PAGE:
Also, I did NOT know marathons had pacers. That makes me think I could actually run one!

    • You could definitely run a marathon. Like Paul Ryan, but faster. Ha! Also, this reminds me that maybe the quiet moms are just nervous about blabbing and not uninterested. Groups are tough.

  11. Sorry. Can’t be your pacer. I tend to spill my guts.
    When I tell my daughter what’s on my mind, she often warns, “Be careful who you say that to, Mom.”

  12. Yes!!! I love your honesty and I bet the other moms did too. You’re the best, pacer or not. I’m happy to take on your non-paid position (because I love to over-volunteer then feel resentful!). I have no doubt the other moms loved you! Who wouldn’t?

  13. You’ll find the Mom’s you relate to! I have to say, I do a fair amount in the classroom, library, go on the fieldtrips. But I never go to PTA meetings or coffees or luncheons. I just can’t relate to 90% of the women. It’s ok!

    • Agree with Stacie (wholeheartedly). Keep my nose in my kid’s world, not the PTA. Our PTA President (I kidd you not) wore a tiara at the first meeting. I know she was trying to be cheeky but that one thing shut it down for me.

  14. If I’d have been there and heard you say that, I would have known that I’d found my next BFF. You are who you are: loving, neurotic, caring, truthful, wonderful and REAL. Anyone you offended you don’t need anyway, and there will be some there who will remember your comment and knew in that instant they needed to become your friend.

  15. Awww, I knew all those things about you already. Warms my heart! I would love to be your pacer but it will be hard without physically being in class with you. Where the hell are all the normal people? None of them are in my son’s preschool, I can tell you that.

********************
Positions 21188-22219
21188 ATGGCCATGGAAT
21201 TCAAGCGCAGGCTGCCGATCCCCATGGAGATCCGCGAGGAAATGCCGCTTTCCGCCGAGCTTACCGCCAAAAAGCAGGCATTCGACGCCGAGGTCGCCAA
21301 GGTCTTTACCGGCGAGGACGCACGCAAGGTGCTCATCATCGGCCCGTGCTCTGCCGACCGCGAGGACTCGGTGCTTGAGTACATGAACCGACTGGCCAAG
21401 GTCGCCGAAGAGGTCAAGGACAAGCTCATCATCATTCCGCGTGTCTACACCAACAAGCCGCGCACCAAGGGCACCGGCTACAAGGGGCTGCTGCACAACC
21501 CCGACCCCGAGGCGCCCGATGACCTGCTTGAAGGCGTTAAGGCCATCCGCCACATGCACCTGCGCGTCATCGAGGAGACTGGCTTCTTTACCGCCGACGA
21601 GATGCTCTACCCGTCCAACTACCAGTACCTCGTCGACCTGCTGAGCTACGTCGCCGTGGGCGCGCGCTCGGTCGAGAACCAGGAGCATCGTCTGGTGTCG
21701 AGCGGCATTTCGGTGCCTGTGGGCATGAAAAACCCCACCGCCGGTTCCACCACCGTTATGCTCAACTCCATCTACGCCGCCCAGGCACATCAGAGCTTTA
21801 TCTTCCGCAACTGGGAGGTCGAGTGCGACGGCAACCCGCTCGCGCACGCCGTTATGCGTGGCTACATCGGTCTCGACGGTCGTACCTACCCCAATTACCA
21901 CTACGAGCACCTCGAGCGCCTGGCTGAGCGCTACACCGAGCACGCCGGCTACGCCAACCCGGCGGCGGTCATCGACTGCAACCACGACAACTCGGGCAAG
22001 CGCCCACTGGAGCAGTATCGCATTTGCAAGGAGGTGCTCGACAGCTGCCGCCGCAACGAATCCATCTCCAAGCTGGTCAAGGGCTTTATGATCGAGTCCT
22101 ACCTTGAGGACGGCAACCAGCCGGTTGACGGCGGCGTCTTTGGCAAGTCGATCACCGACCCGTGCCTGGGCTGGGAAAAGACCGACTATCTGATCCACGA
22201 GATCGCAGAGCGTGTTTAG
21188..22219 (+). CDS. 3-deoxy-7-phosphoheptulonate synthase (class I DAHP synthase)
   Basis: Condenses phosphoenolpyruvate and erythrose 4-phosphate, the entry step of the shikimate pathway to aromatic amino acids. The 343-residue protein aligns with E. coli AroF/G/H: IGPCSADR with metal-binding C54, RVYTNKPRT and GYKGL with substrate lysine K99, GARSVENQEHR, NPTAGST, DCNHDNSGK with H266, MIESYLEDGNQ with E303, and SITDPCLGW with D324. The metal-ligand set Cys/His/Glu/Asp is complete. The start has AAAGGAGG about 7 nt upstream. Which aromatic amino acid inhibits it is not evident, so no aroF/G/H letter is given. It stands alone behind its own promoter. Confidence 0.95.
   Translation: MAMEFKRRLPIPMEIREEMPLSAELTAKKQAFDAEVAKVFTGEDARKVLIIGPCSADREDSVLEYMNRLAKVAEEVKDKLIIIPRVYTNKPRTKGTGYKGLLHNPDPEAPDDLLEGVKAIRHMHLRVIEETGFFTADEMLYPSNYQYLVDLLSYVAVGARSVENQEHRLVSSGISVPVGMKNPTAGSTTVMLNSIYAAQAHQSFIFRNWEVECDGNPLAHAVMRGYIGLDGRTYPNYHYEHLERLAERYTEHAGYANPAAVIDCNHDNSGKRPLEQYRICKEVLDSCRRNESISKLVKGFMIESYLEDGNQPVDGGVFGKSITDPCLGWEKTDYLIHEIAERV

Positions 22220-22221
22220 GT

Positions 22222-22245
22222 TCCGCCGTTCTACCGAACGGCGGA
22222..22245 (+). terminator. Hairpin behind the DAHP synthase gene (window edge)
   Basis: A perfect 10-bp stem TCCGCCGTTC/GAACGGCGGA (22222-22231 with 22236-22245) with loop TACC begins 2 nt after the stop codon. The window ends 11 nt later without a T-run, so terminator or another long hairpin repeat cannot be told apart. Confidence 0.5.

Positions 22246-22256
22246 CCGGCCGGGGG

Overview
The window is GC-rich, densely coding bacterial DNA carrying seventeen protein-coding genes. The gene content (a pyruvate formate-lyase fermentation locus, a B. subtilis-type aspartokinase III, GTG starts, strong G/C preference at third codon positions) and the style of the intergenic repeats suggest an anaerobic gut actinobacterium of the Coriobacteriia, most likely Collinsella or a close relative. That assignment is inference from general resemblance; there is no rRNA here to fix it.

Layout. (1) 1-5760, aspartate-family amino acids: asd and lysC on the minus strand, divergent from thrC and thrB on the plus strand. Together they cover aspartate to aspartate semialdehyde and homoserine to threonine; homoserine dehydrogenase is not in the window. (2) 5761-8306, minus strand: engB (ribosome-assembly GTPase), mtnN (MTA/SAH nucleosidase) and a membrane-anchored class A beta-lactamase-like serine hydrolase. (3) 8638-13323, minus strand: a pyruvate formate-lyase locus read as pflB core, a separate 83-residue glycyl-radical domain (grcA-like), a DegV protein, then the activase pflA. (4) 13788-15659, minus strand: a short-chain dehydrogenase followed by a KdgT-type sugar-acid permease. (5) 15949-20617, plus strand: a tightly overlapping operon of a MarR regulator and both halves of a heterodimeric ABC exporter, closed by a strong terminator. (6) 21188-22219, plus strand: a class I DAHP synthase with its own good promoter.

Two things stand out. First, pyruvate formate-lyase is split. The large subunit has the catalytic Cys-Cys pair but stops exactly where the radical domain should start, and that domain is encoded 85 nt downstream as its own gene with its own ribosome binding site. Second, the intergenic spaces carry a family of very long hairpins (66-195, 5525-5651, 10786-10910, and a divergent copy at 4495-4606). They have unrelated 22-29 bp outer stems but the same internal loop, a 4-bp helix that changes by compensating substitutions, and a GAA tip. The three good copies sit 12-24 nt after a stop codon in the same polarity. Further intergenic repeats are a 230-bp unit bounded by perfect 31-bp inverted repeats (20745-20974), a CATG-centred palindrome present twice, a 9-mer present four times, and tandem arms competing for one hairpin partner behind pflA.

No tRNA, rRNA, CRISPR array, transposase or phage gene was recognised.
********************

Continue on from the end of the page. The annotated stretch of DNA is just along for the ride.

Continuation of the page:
16. If I have a pacer, they’re looking back at me and beckoning me to come on already! Because I have the opposite problem. I’m so scared of sounding stupid or saying the wrong thing that I come across as snobby because I just don’t speak. My daughter is 13 and I’m still this way. I swear I’m not a snob – I’m just horribly socially awkward! Cam I come sit with you, Outlaw Mama? You can talk and I’ll listen and eventually warm up and start talking, promise!

    • Perfect. I will run my mouth like a jackass and you can swoop in when you warm up and anything you say will be fantastic because it least it won’t be me talking. We’re gonna make a great team!

      • Woohoo! We’ll be jackasses together when I finally warm up because I don’t always have that switch that tells my mouth not to spit out whatever my brain comes up with. TEAMWORK. (I also have a fear of those “rich bitches”. Always have, always will.)

      • Totally! We might even overthrow it and make it make sense!

        Incidentally, the PTA moms at my daughter’s school scare me to death. None of them have an out of the house job. Which, cool. They can afford it and it’s their choice. (Wish I could afford it, honestly. I’d make jewelry to sell all day long. And bake. Oh how I’d bake.) Instead ALL they do is practically live at the school. They’re always volunteering for this, that, and the other, dripping in diamond jewelry and micromanage ALLTHETHINGS. These women are literally spending 60+ hours a week doing stuff at/for the school. And they’re ALWAYS super perky. Like, it’s creepy how perky they are. I’ve had them perkily follow me around asking what I’m going to sign up to volunteer for. Um, nothing. Please let me go back to reading my book and hiding from you. I’m scared of you and too socially awkward to speak. I’ll come hide by you and we’ll continue being jackasses!

  17. Dear Outlaw,